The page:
November 29, 2012
Temple of the Sun
By Jorge Perez De Lara
Archaeology November/December 2005
Thinking about Mexico’s Pre-Columbian past one might think about the enormous Pyramid of the Sun at Teotihuacan. In 1905, is when Mexico had their first official excavation. The nation’s icon has also helped mirror how the country itself has changed and developed over the years. The Pyramid of the Sun is one of the tallest structures in the Americas. Teotihuacan was one of the world’s biggest cities and it had an enormous impact for Mesoamerica for at least four centuries. Then somewhere around A.D this city-state collapsed in a violent end. The Aztec or Mexica gave the site the name Teotihuacan: Place Where Men Become Gods. Between 1810 and 1821, Mexico went through a war of independence that finally allowed it to break free from Spain. Mexico was always being torn apart by factional wars and was then too preoccupied with survival to pay much attention to its ancient history. In 1905, Leopoldo Batres, was directly commissioned by the Diaz regime to carry out the country’s first government-sponsored archaeological project, specifically at the Pyramid of the Sun. Batres over-restored the Pyramid of the Sun, but he has been charged with having used dynamite to expedite the clearing of fallen debris. In 1919, starting from the Pyramid of the Sun’s east side; an exploratory tunnel was cut deep into the pyramids center. The purpose of the tunnel was to learn more about the techniques of the pyramid’s construction. Thirteen years after the first tunnel, another deep tunnel was cut into the pyramid, this time staring at the building’s west side. No treasures were found. It was built using a complex structure of stepped stone inner walls, most of the Pyramid of the Sun consists of compacted mud, reinforced with wooden poles and possibly built on an inward sloping firm base. Excavation at the Pyramid of the Sun ceased for several decades...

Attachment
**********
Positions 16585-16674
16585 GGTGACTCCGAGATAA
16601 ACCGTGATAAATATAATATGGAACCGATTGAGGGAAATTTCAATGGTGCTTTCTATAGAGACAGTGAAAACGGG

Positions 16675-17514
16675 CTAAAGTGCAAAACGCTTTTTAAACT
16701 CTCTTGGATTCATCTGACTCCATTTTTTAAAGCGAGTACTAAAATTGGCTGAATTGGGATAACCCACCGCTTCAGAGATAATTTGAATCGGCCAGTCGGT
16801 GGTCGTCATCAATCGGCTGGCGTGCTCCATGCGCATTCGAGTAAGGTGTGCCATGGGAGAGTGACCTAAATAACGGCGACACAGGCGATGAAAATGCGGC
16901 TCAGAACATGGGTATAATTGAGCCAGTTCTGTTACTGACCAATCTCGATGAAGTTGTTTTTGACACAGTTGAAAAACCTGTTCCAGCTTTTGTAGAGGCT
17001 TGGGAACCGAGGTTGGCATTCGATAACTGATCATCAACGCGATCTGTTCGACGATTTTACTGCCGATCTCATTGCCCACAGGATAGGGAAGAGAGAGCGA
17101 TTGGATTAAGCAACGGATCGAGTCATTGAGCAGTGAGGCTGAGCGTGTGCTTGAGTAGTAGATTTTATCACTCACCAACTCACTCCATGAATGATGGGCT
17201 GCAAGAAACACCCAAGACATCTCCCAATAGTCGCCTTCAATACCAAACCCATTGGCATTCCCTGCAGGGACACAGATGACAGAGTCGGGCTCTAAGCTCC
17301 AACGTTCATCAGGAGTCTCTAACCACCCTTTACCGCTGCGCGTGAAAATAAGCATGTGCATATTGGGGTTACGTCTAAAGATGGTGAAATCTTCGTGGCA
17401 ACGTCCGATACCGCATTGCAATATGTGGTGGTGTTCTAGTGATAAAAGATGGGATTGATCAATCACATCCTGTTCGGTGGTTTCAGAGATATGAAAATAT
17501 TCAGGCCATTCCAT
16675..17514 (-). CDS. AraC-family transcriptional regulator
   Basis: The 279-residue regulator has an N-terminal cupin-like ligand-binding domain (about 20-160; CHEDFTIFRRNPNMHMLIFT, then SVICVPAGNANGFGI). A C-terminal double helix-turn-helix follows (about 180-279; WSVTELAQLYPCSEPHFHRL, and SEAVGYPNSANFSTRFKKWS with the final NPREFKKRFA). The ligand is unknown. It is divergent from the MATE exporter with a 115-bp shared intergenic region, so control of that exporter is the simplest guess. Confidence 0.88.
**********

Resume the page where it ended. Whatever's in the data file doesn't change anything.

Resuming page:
Please join StudyMode to read the full document